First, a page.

Newsletter 2006 March – April
California Native Plant Society
Orange County Chapter
Mar 16…………………. Chapter Mtng
Mar 18……………. Baker Canyon FT
Mar 19……………. Anza Borrego FT
Mar 26……………. Wind Wolves FT
Apr 1………………. TOL Plant Sale
Apr 6………………………. Board Mtng
Apr 15……………………….Mt Pinos FT postponed to May 13
Apr 20…………………. Chapter Mtng
Apr 21-23……………… Green Scene
Weed and Seed:
Thurs 10-1……………… UCI Arboretum
Any day, 8:30-noon……… Fullerton Arb
3rd Sat………………………… Bolsa Chica
4th Sat……….. Upper Newport Backbay
2nd Sat……………….. Irvine Open Space
Chapter meetings are held at the Irvine Ranch Water District headquarters at 15600 Sand Canyon Ave., Irvine. Doors open at 7 PM and the meeting begins at 7:30. Wildflower posters and a wide variety of books are available at the meetings.
Directions: From the Santa Ana Freeway (I 5) exit on Sand Canyon Road west. Pass Irvine Center Drive. Turn left at the next light onto Waterworks Road, then left into the IRWD parking lot. From the 405 exit east on Sand Canyon/Shady Canyon, turn right on Waterworks, left into the parking lot.
March 16 (Thursday)—Butterflies of Our Elfin Forest
Speaker: Larry Shaw
Hairstreaks, Dogfaces, Skippers, Coppers, and Metalmarks float among our canyons and hillsides. The colorful, jewel-like wings of these and all butterflies interest us as children, and they are able to defy gravity with so little effort! In school we are taught about the miracle of metamorphosis usually with butterflies as the example—what an interesting biology lesson! Later in life, we plant lovers, gain a deeper appreciation of the relationships between our local flora and the butterflies and how much each depends upon the other for survival.
Then there is our chaparral, a hillside plant community where full grown trees of over a hundred years age may only attain heights of 10 feet and gnarled trunks of Scrub Oak, Manzanita, Toyon, and Ceanothus add a grotesque beauty to that almost impenetrable green mantle lying over our north and east facing slopes. No wonder our chaparral is often referred to as the Elfin Forest.
So how do we provide a talk involving the native plants of our chaparral and butterflies? Simple—we invite Larry Shaw to present to us an intimate look at how local and migrating butterflies interact with the many plants that make up the chaparral found in our Santa Ana Mountains.
Larry Shaw is a noted lecturer in the field of natural history with an emphasis on insects. He has observed and photographed Orange County wildlife since childhood. Currently he is working for the Orange County Vector Control District as Assistant District Manager and Director of Operations. He is also the President of the Orange County Chapter of the North American Butterfly Association, and volunteers in the Trabuco District of the Cleveland National Forest.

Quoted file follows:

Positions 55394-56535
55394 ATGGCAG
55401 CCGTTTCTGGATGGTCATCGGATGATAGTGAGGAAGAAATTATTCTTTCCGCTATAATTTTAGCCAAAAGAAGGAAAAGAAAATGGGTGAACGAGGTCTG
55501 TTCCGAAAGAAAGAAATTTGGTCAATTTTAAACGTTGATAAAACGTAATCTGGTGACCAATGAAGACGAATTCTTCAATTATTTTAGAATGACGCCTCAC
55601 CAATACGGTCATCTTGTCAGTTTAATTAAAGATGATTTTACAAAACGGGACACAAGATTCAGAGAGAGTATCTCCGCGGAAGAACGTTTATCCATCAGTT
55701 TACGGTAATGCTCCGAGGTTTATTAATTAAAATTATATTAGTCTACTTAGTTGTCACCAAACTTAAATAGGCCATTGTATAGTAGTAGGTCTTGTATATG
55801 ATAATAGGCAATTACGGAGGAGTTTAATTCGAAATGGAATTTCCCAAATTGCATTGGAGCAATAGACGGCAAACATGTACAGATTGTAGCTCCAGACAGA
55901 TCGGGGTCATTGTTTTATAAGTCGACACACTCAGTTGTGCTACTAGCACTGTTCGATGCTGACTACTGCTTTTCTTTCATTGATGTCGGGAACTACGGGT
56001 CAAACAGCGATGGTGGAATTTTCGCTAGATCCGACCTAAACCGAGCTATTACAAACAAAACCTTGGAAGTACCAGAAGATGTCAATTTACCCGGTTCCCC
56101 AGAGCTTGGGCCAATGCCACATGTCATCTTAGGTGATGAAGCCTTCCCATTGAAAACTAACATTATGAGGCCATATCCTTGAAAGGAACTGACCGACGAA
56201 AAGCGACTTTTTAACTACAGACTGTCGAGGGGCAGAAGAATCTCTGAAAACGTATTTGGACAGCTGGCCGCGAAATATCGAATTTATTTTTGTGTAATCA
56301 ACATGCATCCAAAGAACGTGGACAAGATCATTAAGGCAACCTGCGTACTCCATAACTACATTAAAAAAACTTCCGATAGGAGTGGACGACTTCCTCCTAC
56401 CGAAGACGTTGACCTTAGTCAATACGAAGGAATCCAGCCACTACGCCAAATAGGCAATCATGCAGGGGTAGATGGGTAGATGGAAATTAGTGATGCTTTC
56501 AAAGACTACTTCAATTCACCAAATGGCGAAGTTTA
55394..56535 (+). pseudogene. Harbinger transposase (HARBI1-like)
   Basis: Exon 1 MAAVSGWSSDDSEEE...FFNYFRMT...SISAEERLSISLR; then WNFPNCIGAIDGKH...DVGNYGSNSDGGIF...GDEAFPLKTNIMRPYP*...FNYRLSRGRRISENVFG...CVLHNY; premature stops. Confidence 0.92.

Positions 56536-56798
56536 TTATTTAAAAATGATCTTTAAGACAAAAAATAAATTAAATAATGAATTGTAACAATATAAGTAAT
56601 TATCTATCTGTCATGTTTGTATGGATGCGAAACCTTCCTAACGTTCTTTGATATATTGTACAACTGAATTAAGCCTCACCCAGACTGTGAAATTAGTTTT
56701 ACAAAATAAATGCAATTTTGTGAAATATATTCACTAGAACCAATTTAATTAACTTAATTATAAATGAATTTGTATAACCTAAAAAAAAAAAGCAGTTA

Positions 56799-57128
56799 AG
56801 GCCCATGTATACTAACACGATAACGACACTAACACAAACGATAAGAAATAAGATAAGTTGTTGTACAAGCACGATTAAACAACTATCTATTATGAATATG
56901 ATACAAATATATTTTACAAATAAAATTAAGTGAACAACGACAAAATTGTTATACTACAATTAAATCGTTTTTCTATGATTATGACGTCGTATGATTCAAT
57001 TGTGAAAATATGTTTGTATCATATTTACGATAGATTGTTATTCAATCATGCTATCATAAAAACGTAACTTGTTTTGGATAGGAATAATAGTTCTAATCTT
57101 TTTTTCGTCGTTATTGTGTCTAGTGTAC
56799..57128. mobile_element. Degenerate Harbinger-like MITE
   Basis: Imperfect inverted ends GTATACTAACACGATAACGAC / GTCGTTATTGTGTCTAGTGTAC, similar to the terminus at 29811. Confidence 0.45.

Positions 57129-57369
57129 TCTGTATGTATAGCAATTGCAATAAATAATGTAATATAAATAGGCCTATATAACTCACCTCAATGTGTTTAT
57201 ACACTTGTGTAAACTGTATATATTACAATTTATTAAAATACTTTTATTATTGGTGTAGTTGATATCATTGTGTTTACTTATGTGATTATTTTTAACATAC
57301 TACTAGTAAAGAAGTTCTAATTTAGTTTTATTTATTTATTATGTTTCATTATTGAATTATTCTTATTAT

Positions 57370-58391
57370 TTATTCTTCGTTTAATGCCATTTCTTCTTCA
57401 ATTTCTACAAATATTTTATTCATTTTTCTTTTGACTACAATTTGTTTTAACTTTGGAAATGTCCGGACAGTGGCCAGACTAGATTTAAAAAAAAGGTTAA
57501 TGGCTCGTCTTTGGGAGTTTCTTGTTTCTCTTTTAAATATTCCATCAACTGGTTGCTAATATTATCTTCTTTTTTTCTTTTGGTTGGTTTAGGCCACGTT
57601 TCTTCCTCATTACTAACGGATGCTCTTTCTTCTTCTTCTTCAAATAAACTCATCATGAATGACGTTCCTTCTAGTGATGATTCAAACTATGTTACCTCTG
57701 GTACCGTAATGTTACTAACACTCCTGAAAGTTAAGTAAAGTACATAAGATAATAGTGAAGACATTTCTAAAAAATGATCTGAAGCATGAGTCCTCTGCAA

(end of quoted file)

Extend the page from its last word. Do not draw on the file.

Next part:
April 20 (Thursday)—Secrets of the Chaparral
Speaker: Richard W. Halsey
Of all the distinct, natural communities in California, only one is found throughout the state. Chaparral is an association of remarkable plants shaped by summer drought, winter rain and an extremely fragile relationship with wildfire. It dominates foothills and mountain slopes from the Rogue River Valley in southern Oregon to the San Pedro Martir in Baja California, including a valuable wilderness retreat for all us plant lovers here in Orange County! It provides habitat for an amazing array of wildlife, serves as erosion control for hillsides and entire watersheds, allows for the recharge of underground water supplies and offers unique opportunities to remain connected to nature on a local level. It is also at the heart of discussions concerning urban interface issues and land development itself. In fact, the severe fires of 2003 have some people wondering if instead of treasuring and protecting our chaparral, it is something to be feared, something to be controlled, or maybe even removed? So is chaparral an unrivaled biological treasure for California or dangerous menace?
Join us as we explore chaparral’s unique natural history, revealing the truths concerning its many myths and surprising mysteries, how it represents such a vital link to nature for all Californians, and why the chaparral is where California will likely find its best and perhaps last chance to reclaim its wildness and preserve the quality of life made possible by the region’s natural, open spaces.
Richard W. Halsey earned undergraduate degrees from the University of California, Santa Barbara, in Environmental Studies and Anthropology in 1978. During graduate work at UC Berkeley he received teaching credentials in life, physical and social science and later a Master’s degree in education. He taught physics and chemistry in a private
institution, later moving to the public school system to teach biology. Over a period of twenty years, Mr. Halsey developed a successful field biology course focusing on chaparral and coastal sage scrub ecosystems. He was awarded San Diego City School District’s Teacher of Year in 1991 and a Christa McAuliffe Fellowship in 1993. Mr. Halsey left traditional education in 1998 to become a full time chaparral ecologist and to promote an appreciation for California’s chaparral environment. Halsey’s current research projects include post-fire plant population changes, effects of fuel age in brushland wildfire behavior (a joint study with the USGS), and the impact of increased fire frequency on the chaparral ecosystem. He works with the San Diego Museum of Natural History and coordinates education and research efforts through the California Chaparral Field Institute. His most recent publication is the book “Fire, Chaparral, and Survival in Southern California.” Mr. Halsey is also a wildland firefighter with the U.S. Forest Service.